Also known as: McKlusky (working title)
Release Date: August 8th, 1973
Directed by: Joseph Sargent
Written by: William W. Norton
Music by: Charles Bernstein
Cast: Burt Reynolds, Ned Beatty, Bo Hopkins, Jennifer Billingsley, Diane Ladd, R.G. Armstrong, Laura Dern (uncredited)
United Artists, 101 Minutes
“I was tryin’ to save these two buddies of mine from getting knocked up by a homosexual.” – Gator McKlusky
White Lightning is a decent movie but not anything exceptional. Yet it still holds a special place in history because it’s popularity would help it to kick off a new type of film genre in the 1970s. Without this, we might not have had all those other car and trucker movies. Hell, who knows what Burt Reynolds would have done had he not carved out his place in history with this sort of role.
This took that ’70s whitesploitation shtick and made it mainstream. This was a film put out by a major studio and had some semblance of a budget compared to the similar grindhouse pictures of the time.
Burt Reynolds, himself, referred to the film as “…the beginning of a whole series of films made in the South, about the South and for the South. No one cares if the picture was ever distributed north of the Mason-Dixon Line because you could make back the cost of the negative just in Memphis alone. Anything outside of that was just gravy. It was a well done film. Joe Sargent is an excellent director. He’s very, very good with actors. And it had some marvelous people in it whom nobody had seen before. Ned Beatty for example. I had to fight like hell to get Ned in the film.”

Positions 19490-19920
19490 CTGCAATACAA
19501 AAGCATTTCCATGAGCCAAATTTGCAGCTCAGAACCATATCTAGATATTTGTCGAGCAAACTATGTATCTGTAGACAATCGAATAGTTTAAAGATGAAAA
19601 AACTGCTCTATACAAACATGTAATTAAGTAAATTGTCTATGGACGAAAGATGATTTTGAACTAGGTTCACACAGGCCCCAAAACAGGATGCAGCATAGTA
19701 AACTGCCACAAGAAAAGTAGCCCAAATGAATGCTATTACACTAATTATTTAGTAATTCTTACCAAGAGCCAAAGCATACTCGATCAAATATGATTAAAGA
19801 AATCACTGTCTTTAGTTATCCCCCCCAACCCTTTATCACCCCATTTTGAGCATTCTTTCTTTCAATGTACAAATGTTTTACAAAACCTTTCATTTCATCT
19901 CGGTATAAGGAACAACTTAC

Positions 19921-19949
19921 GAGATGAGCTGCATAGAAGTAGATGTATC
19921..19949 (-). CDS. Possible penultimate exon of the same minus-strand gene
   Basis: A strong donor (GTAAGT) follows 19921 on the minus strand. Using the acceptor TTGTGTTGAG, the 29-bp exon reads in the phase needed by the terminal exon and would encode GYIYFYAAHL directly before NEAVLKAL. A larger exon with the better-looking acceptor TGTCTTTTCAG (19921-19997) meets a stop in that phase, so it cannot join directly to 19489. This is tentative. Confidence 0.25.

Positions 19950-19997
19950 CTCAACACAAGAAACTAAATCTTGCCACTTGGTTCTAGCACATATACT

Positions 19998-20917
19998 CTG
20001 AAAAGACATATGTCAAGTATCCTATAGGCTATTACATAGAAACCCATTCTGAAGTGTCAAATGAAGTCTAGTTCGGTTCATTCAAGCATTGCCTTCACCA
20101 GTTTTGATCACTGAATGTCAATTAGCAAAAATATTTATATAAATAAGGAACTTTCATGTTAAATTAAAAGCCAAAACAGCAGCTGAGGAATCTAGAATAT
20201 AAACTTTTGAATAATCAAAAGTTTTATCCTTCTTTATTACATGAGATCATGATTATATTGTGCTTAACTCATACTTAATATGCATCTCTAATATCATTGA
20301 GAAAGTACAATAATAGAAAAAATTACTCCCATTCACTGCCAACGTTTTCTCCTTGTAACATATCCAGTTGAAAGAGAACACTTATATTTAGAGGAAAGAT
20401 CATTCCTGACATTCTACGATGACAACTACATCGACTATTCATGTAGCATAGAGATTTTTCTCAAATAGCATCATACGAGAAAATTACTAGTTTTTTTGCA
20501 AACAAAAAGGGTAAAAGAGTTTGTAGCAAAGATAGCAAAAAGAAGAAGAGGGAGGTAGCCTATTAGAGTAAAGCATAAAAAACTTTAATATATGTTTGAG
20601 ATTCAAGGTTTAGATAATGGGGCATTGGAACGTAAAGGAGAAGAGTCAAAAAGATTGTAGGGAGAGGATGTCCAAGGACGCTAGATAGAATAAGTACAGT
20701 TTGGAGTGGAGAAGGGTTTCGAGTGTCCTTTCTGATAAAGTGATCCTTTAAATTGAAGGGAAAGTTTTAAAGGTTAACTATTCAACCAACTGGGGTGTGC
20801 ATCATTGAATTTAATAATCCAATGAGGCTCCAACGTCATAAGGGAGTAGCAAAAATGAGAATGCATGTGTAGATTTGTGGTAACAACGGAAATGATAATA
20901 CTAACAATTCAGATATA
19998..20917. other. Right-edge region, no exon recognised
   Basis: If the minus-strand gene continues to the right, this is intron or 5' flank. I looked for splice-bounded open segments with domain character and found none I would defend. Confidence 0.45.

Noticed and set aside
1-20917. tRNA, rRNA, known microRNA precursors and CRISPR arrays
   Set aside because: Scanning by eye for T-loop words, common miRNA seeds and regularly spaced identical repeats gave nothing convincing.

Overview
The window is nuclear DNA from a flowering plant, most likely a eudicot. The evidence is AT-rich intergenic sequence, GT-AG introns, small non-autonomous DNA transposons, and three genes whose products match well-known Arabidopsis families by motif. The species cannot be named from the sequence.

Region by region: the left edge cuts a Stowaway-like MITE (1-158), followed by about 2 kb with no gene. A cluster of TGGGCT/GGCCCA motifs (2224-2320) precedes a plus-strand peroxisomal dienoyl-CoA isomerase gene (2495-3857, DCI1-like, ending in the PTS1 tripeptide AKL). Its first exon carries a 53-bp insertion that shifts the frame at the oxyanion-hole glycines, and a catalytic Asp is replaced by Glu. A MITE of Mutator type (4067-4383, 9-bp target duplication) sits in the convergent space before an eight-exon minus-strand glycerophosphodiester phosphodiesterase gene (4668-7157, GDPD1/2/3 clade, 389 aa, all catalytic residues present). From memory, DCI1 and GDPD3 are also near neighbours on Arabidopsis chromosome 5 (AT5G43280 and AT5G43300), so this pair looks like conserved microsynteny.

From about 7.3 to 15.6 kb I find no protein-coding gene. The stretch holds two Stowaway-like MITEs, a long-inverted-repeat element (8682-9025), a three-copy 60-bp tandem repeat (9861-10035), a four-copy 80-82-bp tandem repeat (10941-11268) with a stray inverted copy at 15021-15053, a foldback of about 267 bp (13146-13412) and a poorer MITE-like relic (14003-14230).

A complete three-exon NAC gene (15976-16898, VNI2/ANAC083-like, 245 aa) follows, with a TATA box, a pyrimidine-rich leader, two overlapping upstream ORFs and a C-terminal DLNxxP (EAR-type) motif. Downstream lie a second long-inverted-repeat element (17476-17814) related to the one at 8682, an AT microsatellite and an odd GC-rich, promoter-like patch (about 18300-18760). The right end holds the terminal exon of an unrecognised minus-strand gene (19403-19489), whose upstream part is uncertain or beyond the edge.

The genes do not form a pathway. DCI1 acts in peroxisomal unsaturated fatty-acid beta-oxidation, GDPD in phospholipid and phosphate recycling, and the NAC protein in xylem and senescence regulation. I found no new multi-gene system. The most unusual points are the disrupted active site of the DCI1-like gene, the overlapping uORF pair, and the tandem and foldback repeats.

The film had a pretty good score done by Charles Bernstein, who would make that famous A Nightmare On Elm Street theme a decade later. The score here may sound familiar to fans of Quentin Tarantino, as he reused some of it for his Kill Bill films.
Reynolds was pretty good as Gator McKlusky and he would get to return as a character in the sequel Gator, three years later.
The plot sees Gator initially try to breakout of an Arkansas prison but his attempt is foiled. He then works out a deal to bring down a crooked Sheriff, who is responsible for murdering his brother. Gator wants revenge, the system wants justice and everyone loves moonshine and fast cars.
White Lightning isn’t my favorite film in the genre it helped popularize but it is still worth revisiting from time to time due to its cultural significance and because well, Burt Reynolds is cool. Although, I prefer him alongside Jerry Reed.